Communities of booze connoisseurs have existed on the Internet for ages, but they weren’t exactly easy to find or join. If you’re a casual whiskey drinker, you’re not going to ask a forum full of diehards if Jim Beam or Wild Turkey will go over better at your next dinner party. But a new breed of apps proves booze—from delivery to discussion—pairs well with technology.
We covered whiskey recommendation engine Distiller when it launched a year ago and checked back in to see if the site, which has since launched iOS and Android apps and widened its scope to social networking, has found solid footing in such a niche area.
The app has racked up 115,000 downloads since launching on iOS in February, and Distiller founder and CEO Mikael Mossberg estimates another few hundred thousand people use the service regularly without signing in. You don’t have to register to search for recommendations or read Tasting Table reviews of bottles written by top experts in the field. There are more than 250,000 whiskey searches a month on average, and people have offered up 3 million recommendations in the last year.
“We built Distiller for this new generation that was discovering whiskey for the first time, and we knew that was a pretty huge chunk of people,” Mossberg said. “Whiskey is on pace to outsell vodka now in the U.S. for the first time in a decade. We wanted to build something not for connoisseurs but people who want to try something new at the bar or at the store and didn’t want to read a long blog post.”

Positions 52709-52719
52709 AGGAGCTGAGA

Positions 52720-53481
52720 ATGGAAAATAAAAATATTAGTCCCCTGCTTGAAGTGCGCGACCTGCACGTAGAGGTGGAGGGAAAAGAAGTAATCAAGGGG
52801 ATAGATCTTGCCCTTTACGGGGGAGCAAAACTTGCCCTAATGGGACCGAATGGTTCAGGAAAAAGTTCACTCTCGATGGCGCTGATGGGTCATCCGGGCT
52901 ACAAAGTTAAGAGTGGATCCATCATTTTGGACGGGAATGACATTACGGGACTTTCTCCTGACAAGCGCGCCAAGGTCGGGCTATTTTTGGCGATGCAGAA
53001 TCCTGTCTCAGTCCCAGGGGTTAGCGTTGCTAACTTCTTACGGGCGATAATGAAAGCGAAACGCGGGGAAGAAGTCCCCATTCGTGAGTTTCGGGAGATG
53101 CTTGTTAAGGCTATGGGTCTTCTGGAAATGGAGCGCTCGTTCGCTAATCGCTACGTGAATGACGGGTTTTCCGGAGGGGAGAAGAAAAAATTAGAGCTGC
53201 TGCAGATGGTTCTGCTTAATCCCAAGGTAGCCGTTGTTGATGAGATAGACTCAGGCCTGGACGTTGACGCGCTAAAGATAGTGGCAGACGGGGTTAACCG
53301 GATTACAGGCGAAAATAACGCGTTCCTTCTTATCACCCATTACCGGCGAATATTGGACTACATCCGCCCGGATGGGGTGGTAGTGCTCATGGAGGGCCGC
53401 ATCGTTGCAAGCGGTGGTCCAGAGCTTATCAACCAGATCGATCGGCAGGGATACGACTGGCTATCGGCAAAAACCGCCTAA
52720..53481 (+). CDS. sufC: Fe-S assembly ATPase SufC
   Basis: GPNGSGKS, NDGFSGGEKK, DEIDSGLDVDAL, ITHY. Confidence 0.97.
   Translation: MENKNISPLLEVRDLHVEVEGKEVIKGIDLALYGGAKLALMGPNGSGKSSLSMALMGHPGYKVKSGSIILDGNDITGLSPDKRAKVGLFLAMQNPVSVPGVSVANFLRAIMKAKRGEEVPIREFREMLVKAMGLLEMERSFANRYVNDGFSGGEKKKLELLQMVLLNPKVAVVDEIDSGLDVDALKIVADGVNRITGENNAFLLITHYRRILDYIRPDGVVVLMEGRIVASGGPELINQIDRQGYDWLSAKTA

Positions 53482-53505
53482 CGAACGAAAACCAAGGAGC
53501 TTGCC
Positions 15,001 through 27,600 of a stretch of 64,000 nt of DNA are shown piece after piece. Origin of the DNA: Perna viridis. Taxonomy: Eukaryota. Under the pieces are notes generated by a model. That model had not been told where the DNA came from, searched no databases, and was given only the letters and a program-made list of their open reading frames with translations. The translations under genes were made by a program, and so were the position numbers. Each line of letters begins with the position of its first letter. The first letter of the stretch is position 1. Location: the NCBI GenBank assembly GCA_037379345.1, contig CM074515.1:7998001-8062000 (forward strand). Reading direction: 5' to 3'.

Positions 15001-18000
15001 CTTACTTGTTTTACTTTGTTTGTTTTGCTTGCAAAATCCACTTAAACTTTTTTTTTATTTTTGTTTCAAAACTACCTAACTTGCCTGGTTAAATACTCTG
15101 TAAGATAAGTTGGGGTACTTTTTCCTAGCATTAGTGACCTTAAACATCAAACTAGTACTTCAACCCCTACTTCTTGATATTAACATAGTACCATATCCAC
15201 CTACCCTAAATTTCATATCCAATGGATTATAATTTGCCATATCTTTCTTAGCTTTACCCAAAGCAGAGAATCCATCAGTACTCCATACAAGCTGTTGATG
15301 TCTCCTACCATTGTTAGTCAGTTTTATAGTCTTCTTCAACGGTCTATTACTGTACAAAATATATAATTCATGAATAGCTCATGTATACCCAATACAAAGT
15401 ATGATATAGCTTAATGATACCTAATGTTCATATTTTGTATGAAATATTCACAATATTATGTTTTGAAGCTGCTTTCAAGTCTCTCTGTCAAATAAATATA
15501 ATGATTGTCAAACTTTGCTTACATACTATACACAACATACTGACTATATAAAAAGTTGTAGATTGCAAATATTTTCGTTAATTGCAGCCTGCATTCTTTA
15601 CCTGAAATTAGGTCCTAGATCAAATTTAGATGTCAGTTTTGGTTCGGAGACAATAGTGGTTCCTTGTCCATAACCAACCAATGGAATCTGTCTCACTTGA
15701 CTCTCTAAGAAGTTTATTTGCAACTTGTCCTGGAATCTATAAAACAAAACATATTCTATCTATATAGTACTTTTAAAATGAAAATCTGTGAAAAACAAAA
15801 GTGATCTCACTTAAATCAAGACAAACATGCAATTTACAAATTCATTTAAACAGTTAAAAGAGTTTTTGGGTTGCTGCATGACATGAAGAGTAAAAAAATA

Distiller’s numbers are small compared to, say, Facebook, but the network’s incredibly narrow focus limits its potential user base. No teens here. No vodka drinkers, either.
If you search for Distiller in the App Store, which accounts for 80 percent of the network’s users, you’ll notice it’s been awhile since an update dropped. Mossberg said major changes are in the pipeline with a major partnership announcement expected in a few weeks. But don’t expect Distiller to deviate from whiskey—at least not anytime soon.
But Distiller isn’t the only booze-based online community. Untappd has become the Facebook for beer, as one App Store reviewer described it. Other apps like Thirstie and Drizly are promising on-demand liquor delivery, part of the inescapable Uber-for-everything trend. Distiller can’t bring you the whiskeys you want to try, but it might make you a more serious drinker. Or at least a more educated one.